AIDA64 offers a number of synthetic test that measure the maximum theoretical performance of a system. The tests support up to 32 threads, however there are also single-threaded benchmarks.
The ZLib benchmark uses a compression workload to measure CPU and memory performance when performing x86-instructions.
In this test data is encrypted with the Advanced Encryption Standard. Software such as WinZip and 7-Zip and also Microsoft BitLocker uses this method. x86-, MMX- and SSE4.1-instructions are used by default, however AES-NI is also utilized on Intel processors.
Hashes are generated using SHA1 in the CPU-hash test of AIDA64. The code is written in Assembly and optimized for all current processors, thanks to among others MMX-, SSE- and AVX-instructions.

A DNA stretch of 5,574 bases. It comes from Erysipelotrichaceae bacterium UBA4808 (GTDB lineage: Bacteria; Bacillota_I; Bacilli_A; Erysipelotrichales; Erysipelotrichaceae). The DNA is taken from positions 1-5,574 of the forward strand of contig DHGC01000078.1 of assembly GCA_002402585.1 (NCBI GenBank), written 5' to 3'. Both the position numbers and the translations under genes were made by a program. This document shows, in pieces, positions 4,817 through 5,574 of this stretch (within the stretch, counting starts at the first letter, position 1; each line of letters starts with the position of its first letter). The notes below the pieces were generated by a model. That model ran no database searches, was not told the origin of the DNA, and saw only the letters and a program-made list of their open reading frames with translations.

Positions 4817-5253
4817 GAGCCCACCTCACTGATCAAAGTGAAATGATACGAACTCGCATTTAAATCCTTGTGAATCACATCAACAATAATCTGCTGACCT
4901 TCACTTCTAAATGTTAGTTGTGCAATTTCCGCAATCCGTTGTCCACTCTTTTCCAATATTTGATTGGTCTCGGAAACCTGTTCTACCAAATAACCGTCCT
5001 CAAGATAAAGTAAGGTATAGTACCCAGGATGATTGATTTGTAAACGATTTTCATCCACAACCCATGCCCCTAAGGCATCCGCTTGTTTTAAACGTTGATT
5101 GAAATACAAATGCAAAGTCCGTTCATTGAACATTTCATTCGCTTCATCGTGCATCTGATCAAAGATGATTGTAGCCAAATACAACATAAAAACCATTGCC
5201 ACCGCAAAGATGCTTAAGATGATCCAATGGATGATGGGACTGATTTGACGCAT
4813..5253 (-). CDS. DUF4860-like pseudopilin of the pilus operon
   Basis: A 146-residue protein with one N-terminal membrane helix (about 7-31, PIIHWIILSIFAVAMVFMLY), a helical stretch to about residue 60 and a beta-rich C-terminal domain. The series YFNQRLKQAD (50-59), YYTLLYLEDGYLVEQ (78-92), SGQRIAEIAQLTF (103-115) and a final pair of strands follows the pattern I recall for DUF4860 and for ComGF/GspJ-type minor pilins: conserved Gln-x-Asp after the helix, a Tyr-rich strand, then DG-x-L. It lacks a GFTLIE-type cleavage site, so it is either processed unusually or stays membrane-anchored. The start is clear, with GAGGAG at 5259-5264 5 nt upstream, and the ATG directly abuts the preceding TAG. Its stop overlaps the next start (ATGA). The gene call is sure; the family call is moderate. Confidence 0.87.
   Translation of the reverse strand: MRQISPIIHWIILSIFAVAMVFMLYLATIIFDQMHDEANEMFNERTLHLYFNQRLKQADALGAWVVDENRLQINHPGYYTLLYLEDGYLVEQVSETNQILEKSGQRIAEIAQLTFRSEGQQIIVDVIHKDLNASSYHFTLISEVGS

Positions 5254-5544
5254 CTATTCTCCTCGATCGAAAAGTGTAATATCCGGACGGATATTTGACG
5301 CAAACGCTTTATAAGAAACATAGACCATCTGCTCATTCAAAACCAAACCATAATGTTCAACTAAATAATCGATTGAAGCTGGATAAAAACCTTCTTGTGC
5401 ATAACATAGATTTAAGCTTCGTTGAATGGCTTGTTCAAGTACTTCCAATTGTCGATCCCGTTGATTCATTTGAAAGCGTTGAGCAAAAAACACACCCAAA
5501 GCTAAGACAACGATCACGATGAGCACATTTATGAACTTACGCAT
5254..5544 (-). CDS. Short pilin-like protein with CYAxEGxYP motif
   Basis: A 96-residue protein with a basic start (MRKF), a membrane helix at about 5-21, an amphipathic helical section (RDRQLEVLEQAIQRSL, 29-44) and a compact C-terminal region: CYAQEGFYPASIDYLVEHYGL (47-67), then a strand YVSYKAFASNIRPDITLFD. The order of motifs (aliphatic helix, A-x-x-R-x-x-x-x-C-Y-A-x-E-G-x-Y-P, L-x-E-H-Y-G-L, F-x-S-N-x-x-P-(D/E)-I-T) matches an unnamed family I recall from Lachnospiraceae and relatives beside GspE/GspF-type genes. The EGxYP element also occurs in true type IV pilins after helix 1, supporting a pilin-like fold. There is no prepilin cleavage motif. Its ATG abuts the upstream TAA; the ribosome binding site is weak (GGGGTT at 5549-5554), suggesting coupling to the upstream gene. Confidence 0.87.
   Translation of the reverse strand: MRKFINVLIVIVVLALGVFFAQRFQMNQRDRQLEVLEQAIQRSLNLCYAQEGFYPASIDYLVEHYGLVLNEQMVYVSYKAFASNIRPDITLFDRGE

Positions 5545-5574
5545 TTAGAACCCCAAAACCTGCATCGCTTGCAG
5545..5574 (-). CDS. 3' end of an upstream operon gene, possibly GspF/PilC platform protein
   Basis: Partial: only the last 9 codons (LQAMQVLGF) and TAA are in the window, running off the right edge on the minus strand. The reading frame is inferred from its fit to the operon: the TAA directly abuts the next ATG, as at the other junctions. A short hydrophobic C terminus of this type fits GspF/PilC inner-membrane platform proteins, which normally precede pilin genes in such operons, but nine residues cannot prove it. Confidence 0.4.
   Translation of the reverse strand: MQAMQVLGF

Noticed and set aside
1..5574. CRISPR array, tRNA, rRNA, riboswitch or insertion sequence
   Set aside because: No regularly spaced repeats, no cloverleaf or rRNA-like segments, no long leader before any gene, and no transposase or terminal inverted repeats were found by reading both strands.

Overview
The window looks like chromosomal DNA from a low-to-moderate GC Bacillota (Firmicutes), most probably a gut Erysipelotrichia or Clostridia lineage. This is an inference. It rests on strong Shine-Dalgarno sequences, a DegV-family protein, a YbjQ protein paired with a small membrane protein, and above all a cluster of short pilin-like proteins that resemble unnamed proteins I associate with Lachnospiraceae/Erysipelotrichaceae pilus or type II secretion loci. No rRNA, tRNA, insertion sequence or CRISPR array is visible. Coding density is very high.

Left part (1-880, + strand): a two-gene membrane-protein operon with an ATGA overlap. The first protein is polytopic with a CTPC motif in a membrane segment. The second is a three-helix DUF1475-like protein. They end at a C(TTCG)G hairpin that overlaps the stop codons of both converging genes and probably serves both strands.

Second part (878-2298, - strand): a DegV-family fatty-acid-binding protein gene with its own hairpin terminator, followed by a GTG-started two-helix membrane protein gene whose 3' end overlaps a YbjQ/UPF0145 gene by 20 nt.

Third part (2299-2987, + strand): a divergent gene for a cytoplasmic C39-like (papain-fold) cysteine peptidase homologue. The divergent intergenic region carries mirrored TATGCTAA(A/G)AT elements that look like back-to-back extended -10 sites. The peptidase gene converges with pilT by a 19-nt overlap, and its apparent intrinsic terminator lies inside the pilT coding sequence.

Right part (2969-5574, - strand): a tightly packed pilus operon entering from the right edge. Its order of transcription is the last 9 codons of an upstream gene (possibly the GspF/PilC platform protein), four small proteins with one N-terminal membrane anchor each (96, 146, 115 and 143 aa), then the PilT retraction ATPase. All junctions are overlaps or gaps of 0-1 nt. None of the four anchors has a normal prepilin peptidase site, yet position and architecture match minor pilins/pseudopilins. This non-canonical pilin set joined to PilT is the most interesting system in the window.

This test features compression according to Google's VP8-codec, or WebM. A 720p-video file is converted in one pass to a bitrate of 8 Mb. MMX- and SSE4.1-instructions are used, if the processor supports them.
The Julia benchmark tests the single-precision floating-point performance of a processor. Instructions such as 3DNow!, SSE, AVX and FMA are supported.
The Mandel test is comparable to Julia, however this test measures double-precision floating-point performance.